Bike Boom and Bike Theft

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by Byron on Jun 23, 2008 at 2:44 PM

Spot checks on local bike shops, distributors, and industry insiders confirms yes there is indeed a bike boom. There’s also a subsequent increase in bike theft. If you’re not as lucky as the owner of the Silver Eagle (whose bike was lost and found), what do you do to protect your bike?

For my road/urban bikes, I treat them like a suitcase handcuffed to my wrist. They don’t leave my side. For Bettie, it would take a very determined crackhead to walk off with her. I use a u-lock through the front wheel and a cable lock from the frame to a nearby solid object.

What do you do to lock up your bike?

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Comments: 20

remove the front wheel and lock through the frame, back wheel and removed front wheel.

Kryptonite Kryptolok 2 mini u-lock through the front wheel, frame and a bike rack or street sign.

No quick release anythings.

Also usually try to park it next to a Gary Fisher or Cannondale…Plenty of those to go around in Wicker Park.

Of course should mention when I travel with the Brompton or Dahons, they fold up and come with me.

kryptonite new yorker chain to solid object and a mini u-lock wheel to frame.

Just a U-lock, usually through the front wheel and frame, but I guess I’ve upgraded the rear wheel to the point of being more valuable than the dyno.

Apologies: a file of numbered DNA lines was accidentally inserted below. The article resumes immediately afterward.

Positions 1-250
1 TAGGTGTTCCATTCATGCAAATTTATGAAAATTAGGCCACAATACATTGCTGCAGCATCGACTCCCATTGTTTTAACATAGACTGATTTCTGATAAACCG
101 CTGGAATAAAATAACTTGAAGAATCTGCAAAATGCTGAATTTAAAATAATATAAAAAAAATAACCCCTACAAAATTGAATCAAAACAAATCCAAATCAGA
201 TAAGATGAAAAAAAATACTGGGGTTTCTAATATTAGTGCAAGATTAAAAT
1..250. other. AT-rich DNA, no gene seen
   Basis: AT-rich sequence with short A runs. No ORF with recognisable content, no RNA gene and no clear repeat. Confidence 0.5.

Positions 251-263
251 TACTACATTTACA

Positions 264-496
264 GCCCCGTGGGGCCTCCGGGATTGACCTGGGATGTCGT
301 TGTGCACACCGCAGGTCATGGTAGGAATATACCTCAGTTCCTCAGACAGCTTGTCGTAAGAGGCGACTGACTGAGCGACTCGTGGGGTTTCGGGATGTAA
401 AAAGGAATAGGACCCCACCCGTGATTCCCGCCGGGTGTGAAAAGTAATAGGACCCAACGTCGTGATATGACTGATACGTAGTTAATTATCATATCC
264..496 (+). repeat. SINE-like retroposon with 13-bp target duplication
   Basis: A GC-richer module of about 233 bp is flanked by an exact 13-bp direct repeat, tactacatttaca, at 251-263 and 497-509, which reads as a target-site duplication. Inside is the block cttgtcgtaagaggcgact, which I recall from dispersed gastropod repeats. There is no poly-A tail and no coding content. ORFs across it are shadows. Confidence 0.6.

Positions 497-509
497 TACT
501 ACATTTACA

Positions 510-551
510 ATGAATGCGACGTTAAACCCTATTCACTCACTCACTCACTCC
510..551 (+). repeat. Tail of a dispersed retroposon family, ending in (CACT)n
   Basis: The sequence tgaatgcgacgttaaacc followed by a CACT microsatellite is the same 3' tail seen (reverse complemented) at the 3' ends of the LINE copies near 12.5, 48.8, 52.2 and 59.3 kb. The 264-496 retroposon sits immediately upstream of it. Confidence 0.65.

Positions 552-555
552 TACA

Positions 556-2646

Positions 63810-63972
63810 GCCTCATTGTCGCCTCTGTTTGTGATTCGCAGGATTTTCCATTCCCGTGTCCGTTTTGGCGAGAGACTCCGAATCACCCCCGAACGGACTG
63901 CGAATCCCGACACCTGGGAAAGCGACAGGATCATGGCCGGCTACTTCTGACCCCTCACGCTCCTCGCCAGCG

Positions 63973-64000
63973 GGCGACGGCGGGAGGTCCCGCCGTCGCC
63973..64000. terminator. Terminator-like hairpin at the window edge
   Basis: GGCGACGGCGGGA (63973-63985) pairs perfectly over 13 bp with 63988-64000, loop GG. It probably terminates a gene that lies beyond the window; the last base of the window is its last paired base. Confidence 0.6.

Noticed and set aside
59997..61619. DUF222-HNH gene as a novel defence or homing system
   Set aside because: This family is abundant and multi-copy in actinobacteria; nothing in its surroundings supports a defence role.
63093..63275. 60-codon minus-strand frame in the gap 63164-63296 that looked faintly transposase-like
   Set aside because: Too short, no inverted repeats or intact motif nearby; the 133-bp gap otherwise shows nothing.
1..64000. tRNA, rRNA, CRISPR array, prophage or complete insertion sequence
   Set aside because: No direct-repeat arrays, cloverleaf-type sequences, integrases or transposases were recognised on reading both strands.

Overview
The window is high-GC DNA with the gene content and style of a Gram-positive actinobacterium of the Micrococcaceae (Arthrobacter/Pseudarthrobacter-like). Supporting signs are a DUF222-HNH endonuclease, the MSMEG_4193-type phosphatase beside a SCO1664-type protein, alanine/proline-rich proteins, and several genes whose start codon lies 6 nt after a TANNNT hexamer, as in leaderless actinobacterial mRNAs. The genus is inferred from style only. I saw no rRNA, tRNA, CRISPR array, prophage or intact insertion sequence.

It’s been hex key skewers and bolt-on for a while, but now it looks like the time for Pitlocks.

I’ve been wanting to try disc-brake locks on Bettie. It’s the same ones that motorcycles use and I think they’d fit the Juicy discs

a U-lock thru the frame and the rear wheel and a cable thru the front that attaches to the U-lock.

@ DL
I’m rather concerned that you’re using a cable lock as your main lock. :o You do realize that any joker with a truck can pop that in a second, toss poor Bettie in the back, and attack the U-lock leisurely back at the “lair” right? 
Cable locks don’t have anti-theft guarantees.  U-locks do. 

As for the disc brake lock; that’s really not going to do you much good. Noting what I just said above, bicycle rotors are easy to remove and cheap to replace.  I’ve seen prices as low as $14 for one that will fit your Juicy just fine should they decide to use your brakes.  Though chances are they’ll just sell the untraceable parts on eBay or trade them.  The disc brake locks (stapler type) are much more effective on motorcycles mainly due to the mass of the bike.

As for me, I use a U-lock through the frame and rear wheel to the solid object (filling the U as much as possible) with a separate keyed cable lock for the front wheel, again through the frame to the solid object.

The beater bike gets a u-lock through front wheel, frame, and bike ring.  The nice folding bike gets folded in half with Kryptonite chain lock through both wheels, frame, and bike ring.  The quick-release seat gets tossed in the bag when I go inside.

Both go in our apartment at night and only are left on the street for a matter of a few hours at most.